MIDLAND - The Greathouse Homeowners Association Clubhouse was packed Thursday night with more than 60 people.
It soon became standing room-only as Greathouse neighbors gathered to hear what Los Conchos Ventures had to say about development in their neighborhood.
A 160-acre plat is set to become home to hundreds of homes, some retail shops and offices, as well as four oil wells.
The plat is bordered by three different residential streets.
"We have been listening to the community for the last six months, practically," Manager of Los Conchos Ventures, Richard Dunham, said. "The [Midland City Council] suggested we go back and have some more discussions here at the last council meeting and tonight we're presenting some of the solutions we hope that the residents will embrace."
Increased industrial traffic and losing space around their homes were several of their concerns.
"When we built Greathouse, this lower part, it went up to 200 cars a day and the city came out and did that traffic study," Greathouse resident, Georgia Corwin, said. "Robin Lane is not designed for 200 cars a day."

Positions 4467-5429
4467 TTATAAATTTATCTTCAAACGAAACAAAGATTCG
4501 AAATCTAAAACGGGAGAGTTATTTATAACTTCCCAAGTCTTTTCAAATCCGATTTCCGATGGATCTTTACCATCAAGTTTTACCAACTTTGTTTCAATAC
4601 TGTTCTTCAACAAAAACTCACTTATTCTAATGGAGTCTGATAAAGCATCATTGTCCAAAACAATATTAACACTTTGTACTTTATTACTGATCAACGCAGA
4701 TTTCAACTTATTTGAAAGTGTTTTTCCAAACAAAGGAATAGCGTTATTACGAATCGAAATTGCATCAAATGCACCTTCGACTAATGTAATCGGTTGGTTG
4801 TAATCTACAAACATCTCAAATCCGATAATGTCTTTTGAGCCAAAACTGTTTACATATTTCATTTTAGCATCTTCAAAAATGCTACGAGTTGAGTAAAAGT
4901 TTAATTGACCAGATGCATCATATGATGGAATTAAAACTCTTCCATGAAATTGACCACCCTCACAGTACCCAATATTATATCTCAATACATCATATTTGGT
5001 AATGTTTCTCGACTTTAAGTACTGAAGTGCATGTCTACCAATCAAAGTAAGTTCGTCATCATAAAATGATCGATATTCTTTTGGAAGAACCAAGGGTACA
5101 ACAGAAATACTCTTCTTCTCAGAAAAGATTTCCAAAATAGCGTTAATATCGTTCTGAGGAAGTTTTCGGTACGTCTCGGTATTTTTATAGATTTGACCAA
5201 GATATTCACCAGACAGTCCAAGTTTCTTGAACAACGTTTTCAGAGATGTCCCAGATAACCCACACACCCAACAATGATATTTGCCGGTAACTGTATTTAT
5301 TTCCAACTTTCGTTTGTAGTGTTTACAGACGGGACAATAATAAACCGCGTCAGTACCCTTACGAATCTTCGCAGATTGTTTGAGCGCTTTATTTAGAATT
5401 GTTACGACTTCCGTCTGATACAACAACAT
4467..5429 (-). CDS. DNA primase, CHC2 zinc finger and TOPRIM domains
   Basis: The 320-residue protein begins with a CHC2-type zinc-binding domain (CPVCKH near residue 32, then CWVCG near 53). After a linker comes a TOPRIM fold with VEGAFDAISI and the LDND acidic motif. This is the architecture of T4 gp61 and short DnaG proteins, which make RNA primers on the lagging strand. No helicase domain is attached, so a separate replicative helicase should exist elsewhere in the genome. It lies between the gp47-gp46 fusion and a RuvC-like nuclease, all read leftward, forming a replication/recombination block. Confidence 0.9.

Among the proposed solutions from the engineering firm designing the development, Parkhill, Smith & Cooper, Inc., was putting up a screen fence between the lots and the residential streets, complete with a sidewalk and granite hardscaping.
"Again, it seems like a small thing. It's something that may or may not result in anything, but it would be available to the city if that happened," Parkhill, Smith & Cooper Firm Principal, Eric West, said.
But that drew more concerns from residents on one of the bordering streets, Mockingbird, about accessing the rear areas of their homes.
Many of them need to get to those back lots to access their water wells.
"They definitely don't want to go out in their backyard and be having a barbecue and having a major thoroughfare going through there," Greathouse resident, Wilton Youngblood, said. "So, I think if you could address those two things, I think you'd probably get everybody here to go out and build the houses."
But residents were also worried about this development hurting their property values.
"It's impossible for me to say it would be meaningless, it would be a deduction of X number percent or whatever it may be," Perry Taylor with Wendel Taylor Appraisals, said. "I don't know that. I don't have the market data."
"We moved out there to have those open lots, and to change, all that kind of stinks," Greathouse resident, Wesley Gray, said. "Are people going to want to be next to these oil wells? I personally wouldn't want to have one in my backyard."
All in all, many neighbors told NewsWest 9 more flexibility was being shown by the developers, but more problems are still lingering.
Based on the feedback from this meeting, Los Conchos Ventures told NewsWest 9 they would make some more adjustments to their development.